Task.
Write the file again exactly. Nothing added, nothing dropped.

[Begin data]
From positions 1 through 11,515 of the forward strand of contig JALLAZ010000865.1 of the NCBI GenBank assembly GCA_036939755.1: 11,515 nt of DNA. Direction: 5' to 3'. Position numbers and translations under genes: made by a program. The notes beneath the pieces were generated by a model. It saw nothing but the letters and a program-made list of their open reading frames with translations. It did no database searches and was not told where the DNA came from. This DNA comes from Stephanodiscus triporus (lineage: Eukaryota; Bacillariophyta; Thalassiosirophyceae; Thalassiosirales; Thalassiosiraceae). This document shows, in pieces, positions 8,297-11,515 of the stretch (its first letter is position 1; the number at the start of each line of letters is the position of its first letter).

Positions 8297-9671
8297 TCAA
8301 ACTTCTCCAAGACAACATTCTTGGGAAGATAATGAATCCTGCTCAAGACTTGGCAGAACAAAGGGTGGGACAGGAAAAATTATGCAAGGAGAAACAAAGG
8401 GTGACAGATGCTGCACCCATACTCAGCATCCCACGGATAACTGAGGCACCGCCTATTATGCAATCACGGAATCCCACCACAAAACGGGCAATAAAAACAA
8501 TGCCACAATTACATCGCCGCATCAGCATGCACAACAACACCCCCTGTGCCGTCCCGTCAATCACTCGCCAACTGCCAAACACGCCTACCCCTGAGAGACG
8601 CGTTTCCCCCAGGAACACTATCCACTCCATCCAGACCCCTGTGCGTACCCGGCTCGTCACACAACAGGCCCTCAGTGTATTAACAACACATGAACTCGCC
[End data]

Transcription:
From positions 1 through 11,515 of the forward strand of contig JALLAZ010000865.1 of the NCBI GenBank assembly GCA_036939755.1: 11,515 nt of DNA. Direction: 5' to 3'. Position numbers and translations under genes: made by a program. The notes beneath the pieces were generated by a model. It saw nothing but the letters and a program-made list of their open reading frames with translations. It did no database searches and was not told where the DNA came from. This DNA comes from Stephanodiscus triporus (lineage: Eukaryota; Bacillariophyta; Thalassiosirophyceae; Thalassiosirales; Thalassiosiraceae). This document shows, in pieces, positions 8,297-11,515 of the stretch (its first letter is position 1; the number at the start of each line of letters is the position of its first letter).

Positions 8297-9671
8297 TCAA
8301 ACTTCTCCAAGACAACATTCTTGGGAAGATAATGAATCCTGCTCAAGACTTGGCAGAACAAAGGGTGGGACAGGAAAAATTATGCAAGGAGAAACAAAGG
8401 GTGACAGATGCTGCACCCATACTCAGCATCCCACGGATAACTGAGGCACCGCCTATTATGCAATCACGGAATCCCACCACAAAACGGGCAATAAAAACAA
8501 TGCCACAATTACATCGCCGCATCAGCATGCACAACAACACCCCCTGTGCCGTCCCGTCAATCACTCGCCAACTGCCAAACACGCCTACCCCTGAGAGACG
8601 CGTTTCCCCCAGGAACACTATCCACTCCATCCAGACCCCTGTGCGTACCCGGCTCGTCACACAACAGGCCCTCAGTGTATTAACAACACATGAACTCGCC